Monday, February 15, 2016

The Future Of Space By David Durairaj

It’s been 40 years since NASA went back to the moon; 5 years ago they officially ended their shuttle program, and in recent years NASA’s budget has been severely cut to fund other government programs and initiatives. This may seem disappointing to those who envision a reality where space travel is not just possible but also affordable. But I have some good news for you: we are closer to that reality now then ever before. NASA was never created to explore space. They have definitely furthered space travel, and the technology they developed has been crucial in advancing the field of space exploration. But NASA was only created to show the world that America was capable of developing rockets and successfully landing humans on the moon during the cold war. “Old Space is slow, bureaucratic, government-directed, completely top-down. Old Space is NASA, cautious and halting, supervising every project down to the last thousand-dollar widget. Old Space is Boeing, Lockheed, Northrup Grumman. Old Space coasts on the glory of the Apollo era and isn’t entirely sure what to do next.” - The Washington Post

We are now entering a new era of space exploration, New Space, which is the exact opposite of Old Space. The biggest change to New Space comes in the form of privately owned and operated space ventures run by wealthy billionaires and/or publicly funded projects focused on deep space exploration. The age of NASA as the forefront runner in space exploration is coming to an end, though the legacy it has entailed will continue on for decades to come. In the future, private companies are better suited to innovate in the area of creating and building technologies that will enable us to go further into space and eventually make it cheaper to send rockets and people into space, whether for commercial or private purposes.

So who exactly is privately developing and building rockets for space travel? Well, there are several companies doing this right now, but I will focus on 3 main ones because of their standing in the business and their ability to score big contracts with the government and other large aircraft companies. Perhaps most widely known is Virgin Galactic, the spaceflight company within the Virgin Group. The founder and current chairman of Virgin Group (and Virgin Galactic) is Sir Richard Branson (net worth: $5.1 billion). Virgin Galactic’s mission statement, “the world’s first commercial spaceline”, captures the essence of what they want to accomplish. Their biggest project, SpaceShipTwo, is an aircraft capable of carrying 6 people and 2 pilots into space. They are almost done testing the shuttle, and have already signed up 700 people who are interested in going to space and have the $250,000 down payment required to participate. The rocket is expected to be operational later this year, though the company is not taking any chances after the disastrous SpaceShipTwo crash in October of 2014 in which one pilot died.

SpaceX is another company founded in 2002 that has the ultimate goal of “enabling people to live on other planets.” Founder, CEO and CTO of SpaceX, Elon Musk (net worth: $ 13billion), was co-founder and CEO of Tesla Motors and co-founder of PayPal. SpaceX has the most prestigious achievements, including being the first private company to safely return a spacecraft from low-Earth orbit and deliver payloads to the International Space Station, a feat that only governments had previously accomplished. SpaceX is currently providing regular cargo resupply to the International space station for NASA. While their end goal is similar to that of Virgin Galactic, SpaceX is currently doing research and innovation in rockets, designing reusable rockets that are both reliable and powerful. SpaceX has been awarded many contracts by NASA, including a recent $2.6 billion commercial crew contract to fly American astronauts. SpaceX also has its own private launch facility in Brownsville, Texas that it acquired in 2014, and it is projected to be ready for launches by 2018.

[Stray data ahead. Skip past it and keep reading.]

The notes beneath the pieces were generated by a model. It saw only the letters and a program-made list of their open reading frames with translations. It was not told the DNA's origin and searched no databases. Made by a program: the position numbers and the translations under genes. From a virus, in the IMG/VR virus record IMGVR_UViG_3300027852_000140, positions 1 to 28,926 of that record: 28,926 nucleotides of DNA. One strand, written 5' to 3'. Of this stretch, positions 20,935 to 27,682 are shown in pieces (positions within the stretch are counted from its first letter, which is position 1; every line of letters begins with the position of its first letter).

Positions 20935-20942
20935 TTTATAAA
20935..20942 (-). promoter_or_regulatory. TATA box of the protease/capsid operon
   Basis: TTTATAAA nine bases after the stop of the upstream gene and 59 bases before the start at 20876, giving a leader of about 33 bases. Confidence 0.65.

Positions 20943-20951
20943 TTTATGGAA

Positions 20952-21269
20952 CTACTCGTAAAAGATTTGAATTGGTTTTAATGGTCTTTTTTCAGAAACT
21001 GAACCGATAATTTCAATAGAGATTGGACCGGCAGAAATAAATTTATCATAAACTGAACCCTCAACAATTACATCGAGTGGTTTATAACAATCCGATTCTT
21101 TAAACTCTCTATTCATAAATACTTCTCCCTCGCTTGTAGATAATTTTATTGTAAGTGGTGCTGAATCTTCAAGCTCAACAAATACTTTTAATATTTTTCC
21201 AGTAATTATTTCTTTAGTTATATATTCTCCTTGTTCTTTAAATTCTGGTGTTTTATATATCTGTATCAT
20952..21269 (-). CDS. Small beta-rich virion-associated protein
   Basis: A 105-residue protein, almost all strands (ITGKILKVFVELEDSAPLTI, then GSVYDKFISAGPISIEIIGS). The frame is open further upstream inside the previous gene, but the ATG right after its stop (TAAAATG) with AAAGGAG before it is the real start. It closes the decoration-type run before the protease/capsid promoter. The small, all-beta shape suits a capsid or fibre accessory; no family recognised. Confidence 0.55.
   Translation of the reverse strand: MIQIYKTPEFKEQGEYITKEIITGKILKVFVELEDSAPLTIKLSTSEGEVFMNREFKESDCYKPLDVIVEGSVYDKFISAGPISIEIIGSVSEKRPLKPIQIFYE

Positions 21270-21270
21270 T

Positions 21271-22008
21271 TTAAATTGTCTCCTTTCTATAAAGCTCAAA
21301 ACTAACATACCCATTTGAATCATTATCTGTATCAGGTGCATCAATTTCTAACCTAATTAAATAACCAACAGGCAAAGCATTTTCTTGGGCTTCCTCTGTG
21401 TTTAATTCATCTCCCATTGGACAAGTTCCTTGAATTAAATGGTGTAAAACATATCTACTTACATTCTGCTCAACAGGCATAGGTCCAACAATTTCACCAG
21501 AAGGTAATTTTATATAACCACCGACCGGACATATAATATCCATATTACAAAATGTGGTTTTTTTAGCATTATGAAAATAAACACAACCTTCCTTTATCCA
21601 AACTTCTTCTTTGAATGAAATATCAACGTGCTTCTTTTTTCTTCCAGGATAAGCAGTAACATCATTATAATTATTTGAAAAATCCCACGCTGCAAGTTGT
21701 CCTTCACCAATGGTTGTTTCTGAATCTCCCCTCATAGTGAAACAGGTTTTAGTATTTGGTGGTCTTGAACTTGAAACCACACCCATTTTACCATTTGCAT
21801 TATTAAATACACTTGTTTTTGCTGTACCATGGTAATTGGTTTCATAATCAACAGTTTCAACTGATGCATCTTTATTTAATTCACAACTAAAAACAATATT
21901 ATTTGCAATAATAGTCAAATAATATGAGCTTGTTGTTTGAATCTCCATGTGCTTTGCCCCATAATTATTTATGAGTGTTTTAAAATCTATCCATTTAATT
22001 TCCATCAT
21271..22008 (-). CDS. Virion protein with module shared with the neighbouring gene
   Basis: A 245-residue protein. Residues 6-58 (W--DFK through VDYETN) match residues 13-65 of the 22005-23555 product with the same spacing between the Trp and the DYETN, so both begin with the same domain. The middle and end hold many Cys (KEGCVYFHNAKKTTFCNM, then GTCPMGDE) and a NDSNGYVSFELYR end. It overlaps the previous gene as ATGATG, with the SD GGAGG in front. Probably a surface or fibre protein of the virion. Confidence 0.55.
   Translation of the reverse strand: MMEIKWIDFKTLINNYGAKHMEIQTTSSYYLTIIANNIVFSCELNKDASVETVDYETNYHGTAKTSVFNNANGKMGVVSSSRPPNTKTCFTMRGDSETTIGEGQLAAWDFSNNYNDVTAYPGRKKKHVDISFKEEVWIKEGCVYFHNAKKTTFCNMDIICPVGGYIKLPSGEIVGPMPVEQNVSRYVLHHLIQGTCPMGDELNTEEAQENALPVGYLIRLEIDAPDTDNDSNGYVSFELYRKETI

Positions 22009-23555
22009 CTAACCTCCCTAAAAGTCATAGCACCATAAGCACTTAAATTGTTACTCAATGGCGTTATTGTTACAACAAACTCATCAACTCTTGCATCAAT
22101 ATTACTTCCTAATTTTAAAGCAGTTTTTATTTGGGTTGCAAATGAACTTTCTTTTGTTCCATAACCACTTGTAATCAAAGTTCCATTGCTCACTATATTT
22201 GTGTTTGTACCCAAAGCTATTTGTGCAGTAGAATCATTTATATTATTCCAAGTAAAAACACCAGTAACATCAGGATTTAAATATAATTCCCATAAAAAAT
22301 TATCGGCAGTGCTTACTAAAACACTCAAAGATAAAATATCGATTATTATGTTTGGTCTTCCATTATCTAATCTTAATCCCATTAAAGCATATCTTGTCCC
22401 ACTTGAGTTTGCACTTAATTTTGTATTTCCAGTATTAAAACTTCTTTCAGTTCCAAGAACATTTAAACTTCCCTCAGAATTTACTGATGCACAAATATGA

Blue Origin is the last private company I want to mention because of its rivalry with SpaceX. Jeff Bezos (net worth: $46.7 billion), founder and CEO of, founded Blue Origin with the hopes of developing technologies to enable private ventures into space. The main project/vehicle that Blue Origin is working on is the New Shepard, which demonstrates Vertical Takeoff and Vertical Landing (VTVL). VTVL for rockets is a crucial first step to reusable rockets, and Blue Origin has had many successful test runs of the New Shepard. Like Virgin Galactic’s SpaceShipTwo, the New Shepard will be able to carry 6 people into space and back and is expected to be ready for launch sometime this year.

There are many other private companies doing research and innovation in the fields of space exploration, including Orbital, Sierra Nevada, XCOR and Vulcan Aerospace. While groundbreaking research is being done by all of these companies, the private sector is a battleground that rewards the risk-takers and achievers while wrecking the efforts of more cautious and less optimistic projects. “Many of the New Space enterprises are still in the PowerPoint stage, with business models built around spaceships that haven’t yet gone to space. A bold attitude and good marketing aren’t enough to put a vehicle into orbit. The skeptics among the Old Space people will say to the upstarts: Where’s your rocket? How many times have you launched? Can you deliver reliably? Repeatedly? Safely? We put a man on the moon — what have you done? If there’s one thing that New Space has going for it, it’s that Old Space is in trouble. Old Space and New Space turn out to be symbiotic. New Space companies need NASA contracts, and NASA needs New Space companies to pick up the agency’s slack.” – The Washington Post

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